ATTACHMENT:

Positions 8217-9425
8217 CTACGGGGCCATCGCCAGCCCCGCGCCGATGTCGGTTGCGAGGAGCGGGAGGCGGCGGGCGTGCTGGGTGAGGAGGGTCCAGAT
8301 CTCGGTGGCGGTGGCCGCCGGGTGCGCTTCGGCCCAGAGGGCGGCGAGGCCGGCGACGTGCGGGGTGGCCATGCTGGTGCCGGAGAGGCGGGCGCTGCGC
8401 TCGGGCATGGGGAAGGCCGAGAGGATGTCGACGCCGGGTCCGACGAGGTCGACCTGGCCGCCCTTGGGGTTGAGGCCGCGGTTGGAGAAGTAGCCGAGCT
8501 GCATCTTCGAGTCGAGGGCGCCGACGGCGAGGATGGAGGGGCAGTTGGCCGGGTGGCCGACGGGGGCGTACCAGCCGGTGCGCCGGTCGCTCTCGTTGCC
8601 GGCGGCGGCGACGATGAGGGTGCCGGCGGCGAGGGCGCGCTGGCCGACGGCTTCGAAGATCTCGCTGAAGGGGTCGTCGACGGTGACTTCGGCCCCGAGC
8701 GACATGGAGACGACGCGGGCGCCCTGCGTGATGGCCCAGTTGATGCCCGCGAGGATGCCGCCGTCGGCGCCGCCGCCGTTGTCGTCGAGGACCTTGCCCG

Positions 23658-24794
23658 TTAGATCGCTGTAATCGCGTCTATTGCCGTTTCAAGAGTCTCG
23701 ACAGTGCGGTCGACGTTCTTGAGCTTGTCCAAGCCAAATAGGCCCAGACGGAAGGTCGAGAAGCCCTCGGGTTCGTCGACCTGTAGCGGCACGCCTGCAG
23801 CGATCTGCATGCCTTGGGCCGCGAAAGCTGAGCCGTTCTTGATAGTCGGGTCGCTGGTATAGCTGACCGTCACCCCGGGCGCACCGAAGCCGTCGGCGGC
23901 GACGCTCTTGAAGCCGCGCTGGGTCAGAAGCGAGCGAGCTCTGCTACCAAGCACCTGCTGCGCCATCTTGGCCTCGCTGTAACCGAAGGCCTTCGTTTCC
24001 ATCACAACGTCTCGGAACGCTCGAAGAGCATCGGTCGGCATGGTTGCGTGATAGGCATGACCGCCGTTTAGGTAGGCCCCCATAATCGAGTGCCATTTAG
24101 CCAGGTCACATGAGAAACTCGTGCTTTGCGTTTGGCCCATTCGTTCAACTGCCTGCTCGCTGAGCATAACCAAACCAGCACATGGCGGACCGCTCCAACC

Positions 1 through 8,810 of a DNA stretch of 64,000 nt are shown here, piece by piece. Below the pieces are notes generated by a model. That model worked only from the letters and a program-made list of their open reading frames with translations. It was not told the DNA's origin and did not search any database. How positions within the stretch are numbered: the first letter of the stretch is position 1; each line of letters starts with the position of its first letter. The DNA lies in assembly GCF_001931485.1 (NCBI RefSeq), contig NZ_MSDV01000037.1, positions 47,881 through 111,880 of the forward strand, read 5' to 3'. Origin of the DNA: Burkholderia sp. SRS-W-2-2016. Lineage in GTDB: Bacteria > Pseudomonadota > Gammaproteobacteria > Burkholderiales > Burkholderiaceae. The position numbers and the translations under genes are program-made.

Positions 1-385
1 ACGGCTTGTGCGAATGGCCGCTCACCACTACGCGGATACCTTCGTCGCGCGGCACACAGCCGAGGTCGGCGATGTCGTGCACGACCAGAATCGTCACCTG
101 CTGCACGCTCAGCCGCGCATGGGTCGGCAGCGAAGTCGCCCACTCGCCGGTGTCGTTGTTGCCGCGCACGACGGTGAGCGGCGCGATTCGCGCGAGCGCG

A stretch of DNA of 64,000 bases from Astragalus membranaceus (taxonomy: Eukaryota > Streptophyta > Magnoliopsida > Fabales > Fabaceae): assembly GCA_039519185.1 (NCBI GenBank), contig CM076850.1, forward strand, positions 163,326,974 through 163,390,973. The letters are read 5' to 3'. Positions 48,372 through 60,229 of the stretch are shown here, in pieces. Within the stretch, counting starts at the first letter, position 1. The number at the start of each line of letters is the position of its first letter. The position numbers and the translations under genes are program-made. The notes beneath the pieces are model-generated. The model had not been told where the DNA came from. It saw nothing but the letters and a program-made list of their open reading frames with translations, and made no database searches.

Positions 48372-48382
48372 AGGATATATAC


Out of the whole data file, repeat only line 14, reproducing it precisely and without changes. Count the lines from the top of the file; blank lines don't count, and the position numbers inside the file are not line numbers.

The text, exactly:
24101 CCAGGTCACATGAGAAACTCGTGCTTTGCGTTTGGCCCATTCGTTCAACTGCCTGCTCGCTGAGCATAACCAAACCAGCACATGGCGGACCGCTCCAACC